Why U.S. lawyers choose Apple Mac over Windows PC, iPhone over all others

Themis Solutions reports, “The results of our inaugural [2010] Apple in Law Firms Survey are in… The survey received 835 responses, and gave a useful sampling of responses across law firms of all sizes as well as from law students.”

Themis Solutions Inc., the provider of Clio, is a Vancouver, BC-based web services company which provides online practice management solutions to law firms.

What is your primary computer’s operating system?

What most influenced your decision to select Apple over PC products?

If you had to re-implement your office’s IT needs, would you choose to use Macs again?

What mobile devices do you currently use?

Which, if any, of the following mobile devices do you plan on switching to in the next year?

More results, including information about iPad use, in the full article here.

[Thanks to MacDailyNews Reader “Judge Bork” for the heads up.]

27 Comments

  1. Remember the “Love you” virus? My lawyer was on Windows and got infected, had his inbox randomly emailed to his entire client list.

    He’s been on a Mac ever since. His firm switched shortly after he did. When the iPhone came out, they were early adopters. The reason I was given is that there time is too valuable to not be.

  2. Having recently graduated from law school (unemployed, of course), I can verify that the overwhelming choice of laptop in my school was Apple, and most of those were Pros.

  3. These numbers are bullshit! I wish they were true, but they are not.

    Law firms and lawyers are still very PC-centric. Macs are making inroads, but the Greenland ice sheet will probably melt before the majority of attorneys are using Macs. How do I know, I’m an IT manager at a law firm that happens to be 100% Apple and not many firms like ours exist yet.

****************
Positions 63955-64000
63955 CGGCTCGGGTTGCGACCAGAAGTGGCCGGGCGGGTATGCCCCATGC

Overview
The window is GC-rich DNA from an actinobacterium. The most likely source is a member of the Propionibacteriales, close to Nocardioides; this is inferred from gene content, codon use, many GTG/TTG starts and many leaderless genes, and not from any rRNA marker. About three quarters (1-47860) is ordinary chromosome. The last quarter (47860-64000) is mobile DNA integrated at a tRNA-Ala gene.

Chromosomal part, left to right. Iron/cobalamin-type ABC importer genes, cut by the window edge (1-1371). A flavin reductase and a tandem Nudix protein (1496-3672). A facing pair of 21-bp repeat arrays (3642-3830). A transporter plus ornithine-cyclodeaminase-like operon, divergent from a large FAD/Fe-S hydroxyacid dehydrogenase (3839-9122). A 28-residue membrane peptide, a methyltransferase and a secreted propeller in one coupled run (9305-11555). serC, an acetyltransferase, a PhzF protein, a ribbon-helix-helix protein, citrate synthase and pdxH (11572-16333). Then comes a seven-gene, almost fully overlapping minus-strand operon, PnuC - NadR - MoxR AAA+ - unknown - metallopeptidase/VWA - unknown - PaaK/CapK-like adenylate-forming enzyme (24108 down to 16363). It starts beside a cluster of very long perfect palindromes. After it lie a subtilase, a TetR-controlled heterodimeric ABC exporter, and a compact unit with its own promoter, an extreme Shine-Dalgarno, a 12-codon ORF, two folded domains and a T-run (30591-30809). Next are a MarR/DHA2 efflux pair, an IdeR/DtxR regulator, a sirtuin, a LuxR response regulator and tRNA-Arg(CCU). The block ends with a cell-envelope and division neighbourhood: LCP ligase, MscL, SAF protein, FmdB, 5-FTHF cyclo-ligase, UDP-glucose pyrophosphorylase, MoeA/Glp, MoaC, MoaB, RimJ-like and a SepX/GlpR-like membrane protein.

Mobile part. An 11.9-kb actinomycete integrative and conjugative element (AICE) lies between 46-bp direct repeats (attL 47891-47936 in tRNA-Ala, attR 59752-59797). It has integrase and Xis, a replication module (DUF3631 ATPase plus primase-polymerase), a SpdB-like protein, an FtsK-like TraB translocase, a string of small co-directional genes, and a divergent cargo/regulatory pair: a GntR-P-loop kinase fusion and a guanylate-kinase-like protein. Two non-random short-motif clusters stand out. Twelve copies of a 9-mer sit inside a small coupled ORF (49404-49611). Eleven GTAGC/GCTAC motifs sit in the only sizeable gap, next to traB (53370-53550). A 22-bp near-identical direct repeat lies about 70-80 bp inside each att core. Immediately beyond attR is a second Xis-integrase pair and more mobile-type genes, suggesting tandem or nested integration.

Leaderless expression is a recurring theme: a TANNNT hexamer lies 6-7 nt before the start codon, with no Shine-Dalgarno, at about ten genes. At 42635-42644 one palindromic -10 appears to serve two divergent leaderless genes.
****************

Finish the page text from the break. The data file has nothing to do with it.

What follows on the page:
So where did these numbers come from? Well Clio, the firm doing the survey, provides net-based time and billing solutions. Their products are primarily used by Mac users because the time and billing software market is not mature like it is on the PC side.

    Thus, most Clio users are likely Mac users and if you survey your user base who are primarily Mac users you will likely find–you guessed it, that they are Mac users.

    So don’t think lawyers are trend setters–they are definitely not.

  4. @84 Mac Guy

    Either provide evidence for your claim that “Their products are primarily used by Mac users because the time and billing software market is not mature like it is on the PC side” or get the heck out.

  5. Hahhahahah, makes one wonder how many of these lawyers are under Apple’s payroll serving ‘diligently’ to fight off the gazillion law suits Apple goes through every bloody year over every product and service?

  6. @JakeB

    Are you involved in the legal profession? Have you gone to IT legal conferences every years (ABA’s TechShow)? Have you tried the Clio software or other SaaS software for lawyers? Have you spend years researching what types of time-billing software is available for Macs and PCs?

    If you answered “no” to any other these then you know less about the subject than I do and you should get the heck out.

    BTW, if you have a better explanation for these terribly skewed and bogus user numbers I’m happy to hear it.

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